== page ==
Cover crop adoption in Western Ohio is starting to dramatically increase. Since this project began, about 20,000 additional acres of cover crops are being planted. Oilseed radish is a popular choice among no-till farmers for its ability to reduce soil compaction and absorb nitrogen. It is easy to plant and does not need any additional herbicide to kill it in the spring. The seed cost is fairly high ($3 per pound) and the smell can be a problem but currently it is the most popular cover crop among farmers for planting no-till corn. It also has a natural herbicide that reduces weed pressure and appears to have a detrimental effect on soybean cyst nematodes. However, for dairy producers, oilseed radish appears to have minimal benefits unless the nitrogen in dairy manure can be carried over to the following crop.
Cereal rye grass has much potential for diary farmers. It is hardy and can be planted later in the fall and still be harvested as a forage in the spring. Cereal rye responds to manure applications and to nitrogen. Plots without manure or no history of manure did not produce as well as well fertilized fields. If it is planted early in the fall after corn silage, some farmers have reported getting two cuttings, one in the spring and one in the fall. One farmer in our study was ready to try to harvest the cereal rye, but due to wet conditions and then snow, was not able to harvest a fall application. However, in the spring, 3 to 4 wet tons were harvest from 65 acres. The economic value of this was an additional $125 to $150 per acre (after costs) to the farmer. The cereal rye was harvested as haylage and fed to dry cows and dairy heifers. The value per head was about $90. The biggest difficulty was getting the cereal rye harvested in a timely manner in the spring if the weather turns wet. Crude protein values were about 12.5 percent and available protein 11.5 percent, ADF 33.9 percent and Total digestible nutrients 60.0 percent. Annual ryegrass yields were too variable due to winter kill to harvest.
Cereal rye is also being used by grain farmers to improve soybean yields. Cereal rye planted after corn is allowed to grow in the spring. If it is not harvested, farmers are no-till drilling soybeans into the residue and building organic matter. The cereal rye is detrimental to soybean cysts nematode and is decreasing soil compaction and weed pressure. The cereal rye can also help to dry out wet soils in the spring and protect early planted soybeans from frost damage by trapping warm air in the residue.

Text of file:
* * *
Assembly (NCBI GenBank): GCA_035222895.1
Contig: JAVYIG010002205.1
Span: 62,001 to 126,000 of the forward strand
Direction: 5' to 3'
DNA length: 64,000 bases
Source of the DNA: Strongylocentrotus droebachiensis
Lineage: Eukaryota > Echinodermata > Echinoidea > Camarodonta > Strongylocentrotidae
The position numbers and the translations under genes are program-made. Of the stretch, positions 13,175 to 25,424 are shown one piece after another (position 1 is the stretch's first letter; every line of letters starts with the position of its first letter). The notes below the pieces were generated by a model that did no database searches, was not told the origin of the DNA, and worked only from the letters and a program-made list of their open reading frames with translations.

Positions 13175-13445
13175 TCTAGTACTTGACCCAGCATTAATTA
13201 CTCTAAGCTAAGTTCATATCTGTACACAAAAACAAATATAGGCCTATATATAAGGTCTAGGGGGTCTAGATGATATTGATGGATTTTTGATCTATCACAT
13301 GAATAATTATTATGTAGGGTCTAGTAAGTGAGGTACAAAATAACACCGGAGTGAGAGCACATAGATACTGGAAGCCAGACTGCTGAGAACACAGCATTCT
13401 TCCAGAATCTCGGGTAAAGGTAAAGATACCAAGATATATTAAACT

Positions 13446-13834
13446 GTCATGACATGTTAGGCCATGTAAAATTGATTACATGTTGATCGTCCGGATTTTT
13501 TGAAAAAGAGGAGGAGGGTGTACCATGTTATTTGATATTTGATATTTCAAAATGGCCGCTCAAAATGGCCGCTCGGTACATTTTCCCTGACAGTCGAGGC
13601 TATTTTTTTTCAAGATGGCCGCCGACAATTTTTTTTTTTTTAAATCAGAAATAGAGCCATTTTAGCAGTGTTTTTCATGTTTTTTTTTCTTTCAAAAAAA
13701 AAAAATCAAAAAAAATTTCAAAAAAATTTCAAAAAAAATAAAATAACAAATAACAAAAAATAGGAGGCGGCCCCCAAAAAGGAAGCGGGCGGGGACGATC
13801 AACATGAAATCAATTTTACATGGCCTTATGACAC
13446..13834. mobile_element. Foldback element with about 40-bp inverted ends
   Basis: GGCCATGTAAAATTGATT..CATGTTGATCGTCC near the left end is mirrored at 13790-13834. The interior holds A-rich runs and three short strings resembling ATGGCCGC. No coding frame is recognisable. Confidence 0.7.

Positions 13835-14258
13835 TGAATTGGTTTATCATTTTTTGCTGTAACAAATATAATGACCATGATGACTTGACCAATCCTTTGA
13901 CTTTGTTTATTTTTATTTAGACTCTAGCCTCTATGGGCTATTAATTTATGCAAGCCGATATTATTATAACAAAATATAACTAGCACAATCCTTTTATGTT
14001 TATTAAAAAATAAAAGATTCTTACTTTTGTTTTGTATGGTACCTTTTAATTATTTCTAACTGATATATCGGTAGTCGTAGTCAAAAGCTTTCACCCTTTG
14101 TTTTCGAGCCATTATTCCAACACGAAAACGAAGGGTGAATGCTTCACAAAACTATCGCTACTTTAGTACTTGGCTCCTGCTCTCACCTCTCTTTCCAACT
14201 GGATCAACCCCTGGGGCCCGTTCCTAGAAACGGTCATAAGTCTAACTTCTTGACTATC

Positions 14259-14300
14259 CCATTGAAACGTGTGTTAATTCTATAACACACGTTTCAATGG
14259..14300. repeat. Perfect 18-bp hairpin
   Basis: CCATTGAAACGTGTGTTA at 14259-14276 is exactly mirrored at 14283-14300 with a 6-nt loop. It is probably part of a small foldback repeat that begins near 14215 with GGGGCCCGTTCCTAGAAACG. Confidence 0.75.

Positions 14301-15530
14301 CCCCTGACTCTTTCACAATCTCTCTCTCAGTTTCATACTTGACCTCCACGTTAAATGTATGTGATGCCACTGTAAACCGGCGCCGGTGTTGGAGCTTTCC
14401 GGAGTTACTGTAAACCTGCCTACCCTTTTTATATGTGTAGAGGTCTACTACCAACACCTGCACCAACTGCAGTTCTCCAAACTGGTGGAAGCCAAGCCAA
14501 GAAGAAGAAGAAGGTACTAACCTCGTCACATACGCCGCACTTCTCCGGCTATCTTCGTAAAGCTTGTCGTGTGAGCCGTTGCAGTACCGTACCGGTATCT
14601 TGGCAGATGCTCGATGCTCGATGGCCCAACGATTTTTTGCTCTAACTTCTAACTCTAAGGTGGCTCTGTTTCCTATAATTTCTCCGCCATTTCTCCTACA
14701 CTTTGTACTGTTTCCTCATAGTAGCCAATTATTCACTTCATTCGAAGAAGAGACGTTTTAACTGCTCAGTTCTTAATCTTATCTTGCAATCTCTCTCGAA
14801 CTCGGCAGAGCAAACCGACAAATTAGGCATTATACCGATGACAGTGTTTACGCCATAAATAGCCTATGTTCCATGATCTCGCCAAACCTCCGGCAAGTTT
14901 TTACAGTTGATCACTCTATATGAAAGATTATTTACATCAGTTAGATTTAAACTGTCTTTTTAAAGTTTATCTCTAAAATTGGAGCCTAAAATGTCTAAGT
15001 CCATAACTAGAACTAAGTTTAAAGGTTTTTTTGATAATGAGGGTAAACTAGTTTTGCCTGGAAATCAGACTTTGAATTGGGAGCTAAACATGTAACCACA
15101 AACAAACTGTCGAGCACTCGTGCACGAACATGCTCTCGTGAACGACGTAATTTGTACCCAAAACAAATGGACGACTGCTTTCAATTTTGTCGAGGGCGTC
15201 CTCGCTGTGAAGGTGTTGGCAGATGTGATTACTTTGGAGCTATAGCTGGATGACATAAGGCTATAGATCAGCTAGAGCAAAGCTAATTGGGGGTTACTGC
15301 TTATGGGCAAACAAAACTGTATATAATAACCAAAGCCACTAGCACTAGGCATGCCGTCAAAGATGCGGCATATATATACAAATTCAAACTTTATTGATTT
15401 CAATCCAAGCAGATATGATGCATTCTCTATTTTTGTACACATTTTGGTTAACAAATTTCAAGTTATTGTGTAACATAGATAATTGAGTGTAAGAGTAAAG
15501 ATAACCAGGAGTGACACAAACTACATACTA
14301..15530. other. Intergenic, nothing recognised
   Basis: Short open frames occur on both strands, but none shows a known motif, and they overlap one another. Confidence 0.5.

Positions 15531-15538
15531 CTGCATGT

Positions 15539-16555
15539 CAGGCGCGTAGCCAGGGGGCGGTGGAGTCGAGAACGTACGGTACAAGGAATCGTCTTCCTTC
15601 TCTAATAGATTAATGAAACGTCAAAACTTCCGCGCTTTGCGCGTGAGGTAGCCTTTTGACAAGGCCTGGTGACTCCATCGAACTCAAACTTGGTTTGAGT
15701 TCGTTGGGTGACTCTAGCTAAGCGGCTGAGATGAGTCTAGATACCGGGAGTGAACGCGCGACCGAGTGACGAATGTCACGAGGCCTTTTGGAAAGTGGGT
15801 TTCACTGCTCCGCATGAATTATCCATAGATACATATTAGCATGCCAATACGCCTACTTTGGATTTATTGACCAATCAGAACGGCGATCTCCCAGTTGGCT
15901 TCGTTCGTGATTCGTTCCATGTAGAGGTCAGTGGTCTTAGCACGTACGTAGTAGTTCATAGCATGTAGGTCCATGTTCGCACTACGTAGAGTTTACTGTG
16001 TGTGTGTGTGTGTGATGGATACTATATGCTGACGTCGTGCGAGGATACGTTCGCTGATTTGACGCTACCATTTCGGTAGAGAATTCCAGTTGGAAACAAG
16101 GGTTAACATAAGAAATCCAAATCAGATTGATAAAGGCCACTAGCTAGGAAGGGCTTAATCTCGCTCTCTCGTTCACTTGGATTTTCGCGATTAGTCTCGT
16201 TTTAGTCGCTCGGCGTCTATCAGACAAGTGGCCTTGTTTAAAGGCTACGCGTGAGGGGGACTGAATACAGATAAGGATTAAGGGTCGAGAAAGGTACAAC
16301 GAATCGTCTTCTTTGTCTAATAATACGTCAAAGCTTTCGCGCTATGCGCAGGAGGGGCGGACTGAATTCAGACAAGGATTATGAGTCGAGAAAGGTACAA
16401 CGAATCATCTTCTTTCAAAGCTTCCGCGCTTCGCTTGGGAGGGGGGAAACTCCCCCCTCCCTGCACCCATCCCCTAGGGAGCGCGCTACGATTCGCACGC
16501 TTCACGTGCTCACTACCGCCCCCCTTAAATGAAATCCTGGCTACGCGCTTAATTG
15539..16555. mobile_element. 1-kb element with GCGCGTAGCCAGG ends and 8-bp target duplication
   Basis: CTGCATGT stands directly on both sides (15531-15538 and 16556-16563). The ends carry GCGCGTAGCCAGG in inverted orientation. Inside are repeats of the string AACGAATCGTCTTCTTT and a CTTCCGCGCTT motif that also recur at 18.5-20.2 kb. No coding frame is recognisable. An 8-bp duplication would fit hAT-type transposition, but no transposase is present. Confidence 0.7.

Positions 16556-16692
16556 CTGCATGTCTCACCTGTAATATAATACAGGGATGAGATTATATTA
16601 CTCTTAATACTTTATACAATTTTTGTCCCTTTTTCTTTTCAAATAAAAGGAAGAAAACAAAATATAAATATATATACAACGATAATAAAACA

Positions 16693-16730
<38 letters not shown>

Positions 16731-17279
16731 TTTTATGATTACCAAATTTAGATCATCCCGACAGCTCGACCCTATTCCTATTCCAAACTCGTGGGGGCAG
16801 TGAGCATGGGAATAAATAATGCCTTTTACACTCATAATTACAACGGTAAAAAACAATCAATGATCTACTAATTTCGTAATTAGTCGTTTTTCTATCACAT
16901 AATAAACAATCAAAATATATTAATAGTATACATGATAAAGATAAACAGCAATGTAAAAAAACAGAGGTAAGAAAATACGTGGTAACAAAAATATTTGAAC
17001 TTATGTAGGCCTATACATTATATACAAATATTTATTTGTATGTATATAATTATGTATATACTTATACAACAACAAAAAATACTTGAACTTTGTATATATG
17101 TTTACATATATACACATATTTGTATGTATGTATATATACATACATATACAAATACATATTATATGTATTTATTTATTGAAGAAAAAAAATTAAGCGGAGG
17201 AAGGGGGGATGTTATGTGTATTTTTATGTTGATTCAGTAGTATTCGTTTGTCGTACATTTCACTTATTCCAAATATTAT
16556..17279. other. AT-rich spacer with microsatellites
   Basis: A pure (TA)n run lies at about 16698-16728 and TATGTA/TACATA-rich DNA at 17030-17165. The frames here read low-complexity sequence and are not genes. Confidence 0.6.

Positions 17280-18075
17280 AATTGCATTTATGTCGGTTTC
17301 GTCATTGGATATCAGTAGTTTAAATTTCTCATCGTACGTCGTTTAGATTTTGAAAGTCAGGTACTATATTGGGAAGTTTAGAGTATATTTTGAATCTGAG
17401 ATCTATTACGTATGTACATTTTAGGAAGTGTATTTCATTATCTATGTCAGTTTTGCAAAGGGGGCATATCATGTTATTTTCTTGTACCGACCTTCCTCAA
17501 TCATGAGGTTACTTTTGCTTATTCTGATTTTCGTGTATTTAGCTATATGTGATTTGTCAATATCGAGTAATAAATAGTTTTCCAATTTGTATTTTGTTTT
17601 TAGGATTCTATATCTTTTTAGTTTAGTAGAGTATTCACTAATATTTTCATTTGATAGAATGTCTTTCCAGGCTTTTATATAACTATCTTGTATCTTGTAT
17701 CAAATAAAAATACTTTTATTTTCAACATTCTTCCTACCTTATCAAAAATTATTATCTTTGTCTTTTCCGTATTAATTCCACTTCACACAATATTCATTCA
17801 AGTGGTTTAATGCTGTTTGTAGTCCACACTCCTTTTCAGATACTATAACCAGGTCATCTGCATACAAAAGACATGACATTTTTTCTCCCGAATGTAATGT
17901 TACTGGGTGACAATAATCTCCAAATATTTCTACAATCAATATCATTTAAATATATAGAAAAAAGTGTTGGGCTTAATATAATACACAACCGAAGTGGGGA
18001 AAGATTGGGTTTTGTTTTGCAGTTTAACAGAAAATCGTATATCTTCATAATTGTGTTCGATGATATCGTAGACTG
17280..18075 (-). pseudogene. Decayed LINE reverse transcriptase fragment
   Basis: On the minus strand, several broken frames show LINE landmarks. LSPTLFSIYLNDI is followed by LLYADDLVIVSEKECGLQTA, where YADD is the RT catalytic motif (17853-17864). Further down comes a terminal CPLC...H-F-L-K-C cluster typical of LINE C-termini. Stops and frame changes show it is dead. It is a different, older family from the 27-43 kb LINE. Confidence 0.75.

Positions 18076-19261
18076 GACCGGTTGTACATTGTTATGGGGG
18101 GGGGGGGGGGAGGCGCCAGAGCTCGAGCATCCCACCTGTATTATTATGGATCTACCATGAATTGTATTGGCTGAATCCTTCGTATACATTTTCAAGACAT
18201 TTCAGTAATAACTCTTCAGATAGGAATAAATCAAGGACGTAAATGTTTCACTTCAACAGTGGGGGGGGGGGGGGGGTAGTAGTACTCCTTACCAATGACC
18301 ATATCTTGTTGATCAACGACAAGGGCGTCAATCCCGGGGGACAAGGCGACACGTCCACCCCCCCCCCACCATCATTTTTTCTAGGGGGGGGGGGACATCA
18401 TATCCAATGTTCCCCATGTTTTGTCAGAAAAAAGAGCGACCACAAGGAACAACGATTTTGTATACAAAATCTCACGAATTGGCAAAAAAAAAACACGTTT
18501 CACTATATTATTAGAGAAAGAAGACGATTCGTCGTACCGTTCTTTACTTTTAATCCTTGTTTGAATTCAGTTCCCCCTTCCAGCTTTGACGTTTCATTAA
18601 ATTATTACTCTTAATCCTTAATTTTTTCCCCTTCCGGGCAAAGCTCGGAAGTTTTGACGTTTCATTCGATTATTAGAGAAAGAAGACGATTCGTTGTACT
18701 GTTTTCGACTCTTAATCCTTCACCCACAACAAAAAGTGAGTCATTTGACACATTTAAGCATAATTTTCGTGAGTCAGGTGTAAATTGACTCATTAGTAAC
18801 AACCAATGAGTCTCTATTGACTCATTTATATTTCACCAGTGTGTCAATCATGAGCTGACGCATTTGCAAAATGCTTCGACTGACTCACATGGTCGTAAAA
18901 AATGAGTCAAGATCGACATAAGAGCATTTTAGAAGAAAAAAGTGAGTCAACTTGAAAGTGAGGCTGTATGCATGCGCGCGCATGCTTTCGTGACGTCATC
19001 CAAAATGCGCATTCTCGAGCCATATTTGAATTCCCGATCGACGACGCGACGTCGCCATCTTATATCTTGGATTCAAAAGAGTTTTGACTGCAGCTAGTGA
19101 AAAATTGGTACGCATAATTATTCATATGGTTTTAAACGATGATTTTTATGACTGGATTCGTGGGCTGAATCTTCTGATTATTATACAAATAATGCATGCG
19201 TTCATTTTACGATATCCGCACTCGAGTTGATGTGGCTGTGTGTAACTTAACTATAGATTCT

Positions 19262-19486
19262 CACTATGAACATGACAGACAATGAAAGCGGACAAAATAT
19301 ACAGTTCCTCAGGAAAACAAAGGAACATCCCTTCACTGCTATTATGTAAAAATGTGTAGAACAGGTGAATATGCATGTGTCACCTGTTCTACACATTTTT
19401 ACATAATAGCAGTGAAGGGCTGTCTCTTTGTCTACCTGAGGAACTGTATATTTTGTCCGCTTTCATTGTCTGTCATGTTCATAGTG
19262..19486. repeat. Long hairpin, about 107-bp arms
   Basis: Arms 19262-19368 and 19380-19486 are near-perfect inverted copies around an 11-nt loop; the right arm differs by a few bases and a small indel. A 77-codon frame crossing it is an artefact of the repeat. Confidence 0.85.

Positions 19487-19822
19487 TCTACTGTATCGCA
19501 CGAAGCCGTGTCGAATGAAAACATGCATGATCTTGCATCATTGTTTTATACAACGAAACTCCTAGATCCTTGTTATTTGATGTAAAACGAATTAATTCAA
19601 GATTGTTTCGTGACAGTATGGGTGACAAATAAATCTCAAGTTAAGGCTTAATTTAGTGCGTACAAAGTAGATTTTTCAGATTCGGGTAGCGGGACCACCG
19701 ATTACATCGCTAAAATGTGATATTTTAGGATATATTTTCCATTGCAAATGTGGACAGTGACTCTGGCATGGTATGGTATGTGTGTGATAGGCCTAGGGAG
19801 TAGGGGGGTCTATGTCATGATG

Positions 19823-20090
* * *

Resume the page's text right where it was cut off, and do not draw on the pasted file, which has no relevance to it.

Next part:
Three field days/meetings were held in 2007 with a total attendance of 108 dairy farmers and participants. A meeting in the St. Mary’s Watershed attracted over 70 farmers with 25 farmers agreeing to plant about 1100 new acres of cover crops. One poultry producer/grain farmer planted 800 acres in 2007 and has planted another 800 acres of cover crops in 2008. Over 5,000 acres of cover crops were planted in this area in 2009. A meeting in Bowling Green, Ohio attracted 26 dairy and grain farmers with 1000 acres planned to be planted to cover crops (especially Oil seed radish). One dairy planted 800 acres of cover crops last year for forages and used the cover crops to absorb dairy manure. At least 1500 acres of cover crops were planted after this meeting. The Bryan, Ohio meeting attracted 12 dairy and grain, and beef producers. At least 2500 acres of cover crops ARG and oilseed radish) were planted in this area in 2007. Approximately 4,000 acres of cover crops was planted in 2008-2009 fall and winter season from producers who attended these meetings. Another 140 farmers and agency personnel attended a cover crop workshop in February 2009.
Information from these plots was shared at the following meetings in the fall of 2007 and 2008 by OSU Extension Personnel (estimated attendance is listed in parentheses.): Pennsylvania No-till Conference (125); Pennsylvania Cover Crop conference (150); Conservation Tillage and Technology meeting (700); Ada, Ohio; National No-till Conference, (700), Cincinnati, Ohio; Indiana No-till Conference (200); National Soil Science meetings, (150) New Orleans, Louisiana; and North Central Region Cover Crops Team meetings (50).
Cover crops do not follow the annual reporting cycle since they are often planted in the fall and the benefits may not occur until next spring or next summer. This causes some problems in reporting benefits on an annual basis.